Last year, the Wooden Octopus Skull Experimental Musick Pfestival, an ambitious and inspired presentation of international experimental music, brought four nights of intense and shiningly inventive sound to Seattle. In this, the festival's precarious sophomore installment, the event's organizers—a coalition of extreme-sound aficionados from the Electric Heavyland shop and PsychForm Records—have intensified the sheer awesomeness of their programming and have divided the wide berth of participating artists into four nights of curatorial design.
The first night of the festival features the touring Japanese New Music Festival, a string of performances by various configurations of three extremely prolific Japanese experimental musicians—Yoshida Tatsuya (Ruins, solo as Ruins Alone), Tsuyama Atsushi (Omoide Hatoba, Acid Mothers Temple), and Kawabata Makoto (AMT). The second night features all female artists, while the third focuses on artists whose work is indelibly tied to occult knowledge, alchemical practice, and all other manner of esoteric discipline. The fourth night dramatically ends things with a roster of some of the greatest "noise bands" working today, including ravenous fest-closers Wolf Eyes, whose second album for Sub Pop, Human Animal, drops September 26.
I put a few questions to one artist from each night, in the interest of allowing their disparate voices to address the issues of the WOS fest's relevance, the communicative focus of their art, and the ubiquitous and virulently trendy "noise" tag.
YOSHIDA TATSUYA OF RUINS ALONE; DIALING IN
Regrettably, a translator could not be reached in time for this article, as Ruins Alone drummer/leader Yoshida Tatsuya has, for the purpose of his intense avant shredding project, conceived and improvised a brand-new musical language. Meanwhile, local degenerative drone artist Dialing In (Reita Piecuch) spent most of our interview time discussing her affection for Rod Stewart.
"I must admit that my opinions of the need for fringe music festivals are purely egocentric. I must live in a universe that is capable of containing not only music of the sort that can augment and sympathize with the inner ear and the cultural sensibilities of the brilliantly insane, but that could also contain the extraordinary will and cohesion to herd [us] cat-like eccentrics into the same space for four days. There is a vast spectrum of artists sculpting sound and psychology in such lucid fashion evolved beyond the pop idiom that unfortunately go unnoticed even by those who are searching for these frequencies.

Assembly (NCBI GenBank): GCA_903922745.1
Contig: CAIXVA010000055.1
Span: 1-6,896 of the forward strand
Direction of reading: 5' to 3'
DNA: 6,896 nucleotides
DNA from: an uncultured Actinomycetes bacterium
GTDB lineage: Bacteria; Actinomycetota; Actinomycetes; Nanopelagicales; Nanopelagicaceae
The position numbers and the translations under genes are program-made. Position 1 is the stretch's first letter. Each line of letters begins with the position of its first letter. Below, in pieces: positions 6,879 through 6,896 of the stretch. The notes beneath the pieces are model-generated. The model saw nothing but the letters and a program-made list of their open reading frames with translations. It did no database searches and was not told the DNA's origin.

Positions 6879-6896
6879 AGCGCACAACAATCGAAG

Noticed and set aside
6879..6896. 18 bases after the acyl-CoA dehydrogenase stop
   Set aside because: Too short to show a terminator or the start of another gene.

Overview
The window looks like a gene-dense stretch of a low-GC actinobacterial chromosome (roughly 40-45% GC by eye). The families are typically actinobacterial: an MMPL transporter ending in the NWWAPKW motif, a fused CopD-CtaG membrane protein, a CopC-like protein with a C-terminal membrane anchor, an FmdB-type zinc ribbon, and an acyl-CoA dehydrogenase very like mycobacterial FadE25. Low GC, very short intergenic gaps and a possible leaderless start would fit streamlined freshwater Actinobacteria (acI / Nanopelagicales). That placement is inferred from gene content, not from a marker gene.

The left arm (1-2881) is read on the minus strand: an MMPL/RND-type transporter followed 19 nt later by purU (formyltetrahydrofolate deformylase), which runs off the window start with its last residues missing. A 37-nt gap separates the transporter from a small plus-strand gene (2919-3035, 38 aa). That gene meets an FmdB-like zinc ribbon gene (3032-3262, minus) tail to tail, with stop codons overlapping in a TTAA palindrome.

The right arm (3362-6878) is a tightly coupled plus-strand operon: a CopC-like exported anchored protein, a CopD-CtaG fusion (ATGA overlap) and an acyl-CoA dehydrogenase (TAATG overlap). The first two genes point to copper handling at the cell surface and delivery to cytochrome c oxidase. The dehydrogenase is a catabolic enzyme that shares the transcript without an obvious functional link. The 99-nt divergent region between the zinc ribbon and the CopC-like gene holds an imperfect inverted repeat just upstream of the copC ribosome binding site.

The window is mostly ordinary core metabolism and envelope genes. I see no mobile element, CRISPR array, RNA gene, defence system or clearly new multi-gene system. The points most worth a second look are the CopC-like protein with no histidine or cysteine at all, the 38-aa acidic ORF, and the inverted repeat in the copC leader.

"[Soriah is] conceptual performance ritual opera utilizing a plethora of ethnic vocal techniques such as Tuvan throat singing, Kirana-style raga, and inspired chants channeled with a modern electronic surrealist quality. As far as how I would have Soriah experienced, I would have the audience unprepared and open to the experience to gain the most benefits from these rituals. They are, after all, merely a means to expand consciousness of the very moment.
"'Noise,' I feel is a useful term in that it tends to alienate those without the stomach for it. I use noise as a tool to evoke powerful fear and to exorcise funk, but I feel that noise is only useful if applied with contrasting elements such as ambience or silence."
PETE SWANSON (OF YELLOW SWANS)
"The term 'noise' is like calling something 'rock'; it doesn't really go very far, as there are so many different approaches. It is really functional, though, to let people know if they'd dislike it instantly; it's a pretty divisive term for music fans and for people who aren't discerning listeners, they won't be able to tell the difference between Hototogisu and Whitehouse.
"Out of all the noise bands, I think we're one of the most rock/pop focused in the fest. Our new stuff is way more guitar based; not as metal- or drum-machine-focused as our previous endeavors. There's more space, more bliss-outs, way more psych burn, and we're being more sparing with the onslaughts. For myself, I'm really interested in using the vocabularies of noise to be expressive in a very musical way, so to some our music may sound like noise; to others it may be pretty and appealing; to others it may sound totally wussy. It's all about the personal history of the listener and the context they're experiencing the sound in."